If you know one line from the 1987 cult classic “The Princess Bride” it’s probably this one:
"Hello. My name is Inigo Montoya. You killed my father. Prepare to die."
The funny thing is, while you know who says the line, do you know who it’s directed to? If you guessed Count Rugen, then you’re right. But, while Inigo Montoya knows this, why don’t you?
Let’s take things back one step. Why are we bringing this up 30 years after the fact? Well, it speaks a lot to how we can get our audiences wrong. We always remember the what, but not the who.
This happens all too frequently in marketing. We can get so caught up in the product and features that we forget who it’s actually for and why they benefit from it in the first place.
“It's not about your products first and your company second. It has to be about the buyer,” Akoonu CEO Jeff Freund explains. “The buyer's at the center of the world.”
Why do marketers miss the mark so often?
According to Jeff, there are three big things that marketers often don’t get right:
Let’s unpack the first point.
What did Jeff mean by experiences? Do marketers need to wander off into the desert to find themselves in order to provide quality content marketing experiences?
No, not quite. By experiences, Jeff noted the process by which people find you, debate your merits and then ultimately decide to make a purchase. This experience, or buyer journey in a more traditional marketing and sales sense, is dramatically different now than it used to be a decade ago.
After all, according to the CEB, your average B2B buyer is 57 percent of the way “along in the purchase process” before they ever talk to a Sales person. Buyers have the power, and can access years of research in a second. If you take the Field of Dreams approach - “build it and they will come” - to your Marketing and Sales strategy, you’re probably not going to be very successful.
"This is a hard environment that we're in right now. There's been a shift that's happened here. So, companies do not sell products anymore. Today, it's buyers who buys products. They're in charge of how they choose to learn about products. They choose how and when to engage with companies. And you know what they expect? They expect great content. They expect great experiences every way along their path to selecting a solution and making a purchase," Jeff noted. "And if you don't do that, you're just not even in the consideration. You might not even know about those opportunities that you missed because there was some disconnect early on in their experience with you."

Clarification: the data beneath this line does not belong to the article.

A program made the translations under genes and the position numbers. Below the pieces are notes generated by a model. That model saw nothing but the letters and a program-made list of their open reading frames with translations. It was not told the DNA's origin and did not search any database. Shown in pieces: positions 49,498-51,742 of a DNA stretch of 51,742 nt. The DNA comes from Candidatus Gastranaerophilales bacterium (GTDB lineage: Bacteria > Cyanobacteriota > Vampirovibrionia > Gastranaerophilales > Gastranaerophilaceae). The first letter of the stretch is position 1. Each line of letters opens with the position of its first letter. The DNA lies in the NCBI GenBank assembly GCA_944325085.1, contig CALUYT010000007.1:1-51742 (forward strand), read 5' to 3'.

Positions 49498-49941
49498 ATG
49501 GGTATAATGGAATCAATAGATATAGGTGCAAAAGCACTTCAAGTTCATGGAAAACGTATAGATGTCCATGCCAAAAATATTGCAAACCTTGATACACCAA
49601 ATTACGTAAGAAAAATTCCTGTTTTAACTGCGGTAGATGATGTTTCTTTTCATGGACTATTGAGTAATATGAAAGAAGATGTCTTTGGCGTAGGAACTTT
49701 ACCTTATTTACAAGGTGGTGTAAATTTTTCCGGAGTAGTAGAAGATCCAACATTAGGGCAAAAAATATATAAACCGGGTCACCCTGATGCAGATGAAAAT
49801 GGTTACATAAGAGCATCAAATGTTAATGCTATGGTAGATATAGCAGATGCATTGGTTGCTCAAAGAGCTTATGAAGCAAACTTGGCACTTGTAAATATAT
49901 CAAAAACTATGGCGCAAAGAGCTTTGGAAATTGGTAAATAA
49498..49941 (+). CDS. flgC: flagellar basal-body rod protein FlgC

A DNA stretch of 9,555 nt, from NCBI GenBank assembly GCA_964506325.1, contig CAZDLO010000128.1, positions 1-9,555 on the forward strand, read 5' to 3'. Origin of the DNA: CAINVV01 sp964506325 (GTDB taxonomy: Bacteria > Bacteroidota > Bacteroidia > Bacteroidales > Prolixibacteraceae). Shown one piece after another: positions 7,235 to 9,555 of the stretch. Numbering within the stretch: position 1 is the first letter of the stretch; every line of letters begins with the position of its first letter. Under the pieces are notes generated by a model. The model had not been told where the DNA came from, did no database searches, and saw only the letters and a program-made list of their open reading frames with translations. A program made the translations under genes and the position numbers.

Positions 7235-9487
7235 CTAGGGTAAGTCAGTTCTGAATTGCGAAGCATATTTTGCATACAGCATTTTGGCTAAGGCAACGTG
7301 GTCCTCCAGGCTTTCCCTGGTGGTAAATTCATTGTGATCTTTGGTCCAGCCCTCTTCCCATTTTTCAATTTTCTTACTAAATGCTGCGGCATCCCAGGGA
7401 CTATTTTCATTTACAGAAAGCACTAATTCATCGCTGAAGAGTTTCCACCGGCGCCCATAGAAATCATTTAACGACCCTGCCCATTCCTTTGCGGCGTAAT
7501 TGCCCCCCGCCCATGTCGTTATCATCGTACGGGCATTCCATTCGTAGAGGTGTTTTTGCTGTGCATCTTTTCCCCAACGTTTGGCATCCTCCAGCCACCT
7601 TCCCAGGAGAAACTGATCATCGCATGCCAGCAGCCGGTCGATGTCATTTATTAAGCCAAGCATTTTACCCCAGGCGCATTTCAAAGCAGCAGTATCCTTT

Part of this comes from how marketers approach their jobs in the first place. In the bad old days, marketers would do everything they could to get a lead, and then pass it off to sales and never be involved with them again. Just imagine what it was like to spend weeks or months nurturing a lead only for sales to ruin everything with something silly, like a six-fingered hand in a sales deck.
The buyer experience isn’t so simple now though. There’s no clear cut line noting when marketing ends and sales begins. Thus, marketing and sales need to work hand in hand throughout the entire buyer journey to ensure it goes well.
"There are marketing touchpoints from beginning to end to renewal to entire lifecycle for this customer," Jeff said. "There are sales activities that could start with the conversation at trade show booth. And then, circle back a year later, right? So, it's totally intermingled."
In order to even get close to providing the right experience, including the right content experience, it helps to know who your buyers truly are and what they actually care about. This seems simple enough, but too many marketers get this wrong.
To get a sense of what Jeff meant here, consider your typical marketing persona. Each one will often have a catchy name like Demand Gen Debbie or CIO Carl. It’ll have some info about their age and maybe their hobbies, like how VP Vicki is 40, has two kids and likes to golf. If you’re lucky, the persona might have some basic information about the role and who they report to, among other vague descriptors of the role itself. These kinds of personas are all too common, and they reveal just how little most marketers actually know about their audience.